British powerhouse Foster + Partners have been declared as winner of the six-month long, all-star competition to design the next “landmark” high rise on the prime site of 425 Park Avenue in New York City. The tapered, steel-frame office tower is planned to rise 687 feet to claim a spot on the New York City skyline by 2017. Upon competition, the world-class high rise is expected to achieve LEED Gold status and serve as an exemplar for sustainable office design.
Architect: Foster + Partners
Location: 425 Park Avenue, New York City, NY
Client: L&L Holding Company
Height: 687 ft
Floorplate: 11,200 – 24,400 gsf
Ceiling Height: 14 – 42 ft
Projected ground-breaking: 2015
Projected completion: 2017
Foster’s concept succeeded visions from Rem Koolhaas, Zaha Hadid and Richard Rogers (view all the proposals here). Construction is expected to begin in 2015, shortly after the completion ofFoster’s first U.S. residential high rise, which broke ground this week in New York.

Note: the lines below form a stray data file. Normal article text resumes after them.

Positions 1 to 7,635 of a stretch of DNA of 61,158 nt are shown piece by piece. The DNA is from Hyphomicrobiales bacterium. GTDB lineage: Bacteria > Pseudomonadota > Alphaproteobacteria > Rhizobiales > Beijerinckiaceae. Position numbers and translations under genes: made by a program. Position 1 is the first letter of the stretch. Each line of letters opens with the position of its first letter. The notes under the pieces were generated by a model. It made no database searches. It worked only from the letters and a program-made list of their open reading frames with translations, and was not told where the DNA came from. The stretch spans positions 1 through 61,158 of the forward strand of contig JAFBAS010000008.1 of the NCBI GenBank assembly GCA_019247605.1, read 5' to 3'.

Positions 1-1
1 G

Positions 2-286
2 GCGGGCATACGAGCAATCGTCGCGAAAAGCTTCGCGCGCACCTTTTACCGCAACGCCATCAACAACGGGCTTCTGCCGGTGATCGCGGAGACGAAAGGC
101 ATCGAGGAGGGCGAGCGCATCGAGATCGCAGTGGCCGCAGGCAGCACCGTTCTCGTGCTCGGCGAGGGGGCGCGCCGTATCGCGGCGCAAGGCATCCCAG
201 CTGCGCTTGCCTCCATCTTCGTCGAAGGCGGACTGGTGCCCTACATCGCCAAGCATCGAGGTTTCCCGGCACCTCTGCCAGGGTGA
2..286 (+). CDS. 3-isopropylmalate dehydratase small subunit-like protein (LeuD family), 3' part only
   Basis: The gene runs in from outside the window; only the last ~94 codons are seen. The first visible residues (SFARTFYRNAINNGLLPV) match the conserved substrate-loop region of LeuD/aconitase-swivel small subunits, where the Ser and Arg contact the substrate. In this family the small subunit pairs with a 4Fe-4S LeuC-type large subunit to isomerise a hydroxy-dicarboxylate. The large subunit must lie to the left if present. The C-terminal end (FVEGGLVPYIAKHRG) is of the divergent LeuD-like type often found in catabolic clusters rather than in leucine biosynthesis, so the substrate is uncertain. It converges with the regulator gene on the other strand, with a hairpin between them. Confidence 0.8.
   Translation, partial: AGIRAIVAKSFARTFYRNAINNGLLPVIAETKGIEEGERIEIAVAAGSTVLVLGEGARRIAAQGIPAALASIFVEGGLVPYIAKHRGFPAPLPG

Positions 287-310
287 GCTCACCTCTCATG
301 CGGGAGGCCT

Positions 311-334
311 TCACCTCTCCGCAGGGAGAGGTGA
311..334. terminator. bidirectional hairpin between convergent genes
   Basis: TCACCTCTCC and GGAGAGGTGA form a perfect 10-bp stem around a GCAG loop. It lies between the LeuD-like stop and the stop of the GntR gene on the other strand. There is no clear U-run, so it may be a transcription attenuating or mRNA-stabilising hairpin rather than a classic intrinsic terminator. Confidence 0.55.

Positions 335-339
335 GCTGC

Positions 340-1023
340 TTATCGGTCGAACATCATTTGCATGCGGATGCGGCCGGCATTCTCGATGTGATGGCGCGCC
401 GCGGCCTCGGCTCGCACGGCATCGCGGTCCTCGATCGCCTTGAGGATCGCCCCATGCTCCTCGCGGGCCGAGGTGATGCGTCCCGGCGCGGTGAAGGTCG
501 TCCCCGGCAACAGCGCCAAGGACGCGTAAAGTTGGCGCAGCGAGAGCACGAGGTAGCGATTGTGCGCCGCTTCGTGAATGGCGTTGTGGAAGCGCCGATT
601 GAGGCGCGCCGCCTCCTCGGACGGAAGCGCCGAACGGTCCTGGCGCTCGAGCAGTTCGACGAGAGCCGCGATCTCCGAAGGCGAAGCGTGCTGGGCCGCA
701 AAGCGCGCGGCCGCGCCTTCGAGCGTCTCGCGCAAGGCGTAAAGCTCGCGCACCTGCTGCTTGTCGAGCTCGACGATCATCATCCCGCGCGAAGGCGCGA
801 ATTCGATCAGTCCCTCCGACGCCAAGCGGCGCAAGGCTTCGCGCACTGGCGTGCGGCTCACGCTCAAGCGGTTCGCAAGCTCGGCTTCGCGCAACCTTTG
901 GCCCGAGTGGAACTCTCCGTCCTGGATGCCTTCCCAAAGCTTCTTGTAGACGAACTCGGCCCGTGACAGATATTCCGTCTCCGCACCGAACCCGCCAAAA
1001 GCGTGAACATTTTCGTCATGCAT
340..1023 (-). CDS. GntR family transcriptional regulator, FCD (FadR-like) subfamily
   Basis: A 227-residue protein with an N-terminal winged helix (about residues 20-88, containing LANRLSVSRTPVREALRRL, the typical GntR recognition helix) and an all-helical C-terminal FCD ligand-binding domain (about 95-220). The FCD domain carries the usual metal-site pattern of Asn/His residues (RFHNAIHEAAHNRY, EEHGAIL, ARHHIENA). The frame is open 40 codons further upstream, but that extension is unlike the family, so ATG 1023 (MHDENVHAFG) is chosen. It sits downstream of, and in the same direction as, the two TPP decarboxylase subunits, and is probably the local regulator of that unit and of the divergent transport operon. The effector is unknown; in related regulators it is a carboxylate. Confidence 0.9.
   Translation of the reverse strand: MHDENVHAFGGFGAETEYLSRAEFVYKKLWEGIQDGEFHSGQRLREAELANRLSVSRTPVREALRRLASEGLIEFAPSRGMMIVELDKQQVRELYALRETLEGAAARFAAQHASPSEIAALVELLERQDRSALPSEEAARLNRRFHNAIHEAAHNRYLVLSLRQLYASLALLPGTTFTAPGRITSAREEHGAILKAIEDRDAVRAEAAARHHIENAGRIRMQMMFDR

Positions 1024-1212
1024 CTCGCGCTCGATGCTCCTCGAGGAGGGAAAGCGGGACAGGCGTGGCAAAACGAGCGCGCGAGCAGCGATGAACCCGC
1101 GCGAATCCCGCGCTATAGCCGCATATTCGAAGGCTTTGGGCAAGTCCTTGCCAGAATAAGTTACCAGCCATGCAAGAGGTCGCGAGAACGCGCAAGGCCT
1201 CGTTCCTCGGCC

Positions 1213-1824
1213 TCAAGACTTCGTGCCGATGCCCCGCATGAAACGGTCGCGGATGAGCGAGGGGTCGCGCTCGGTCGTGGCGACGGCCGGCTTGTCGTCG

Norman Foster stated: “Our aim is to create an exceptional building, both of its time and timeless, as well as being respectful of its context and celebrated Modernist neighbors – a tower that is for the City and for the people that will work in it, setting a new standard for office design and providing an enduring landmark that befits its world-famous location.”
“Clearly expressing the geometry of its structure, the tapered steel-frame tower rises to meet three shear walls that will be illuminated, adding to the vibrant New York City skyline. Its elegant facade seamlessly integrates with an innovative internal arrangement that allows for three gradated tiers of column-free floors. Offering world-class, sustainable office accommodation, the new building anticipates changing needs in the workplace with large, flexible open floor plates. Each of the three tiers – low, medium and high-rise – is defined by a landscaped terrace with panoramic views across Manhattan and Central Park. To maximize the Park Avenue frontage, the core is placed to the rear, where glazed stairwells reveal long views towards the East River, while at street level, there is potential for a large civic plaza with significant works of art.”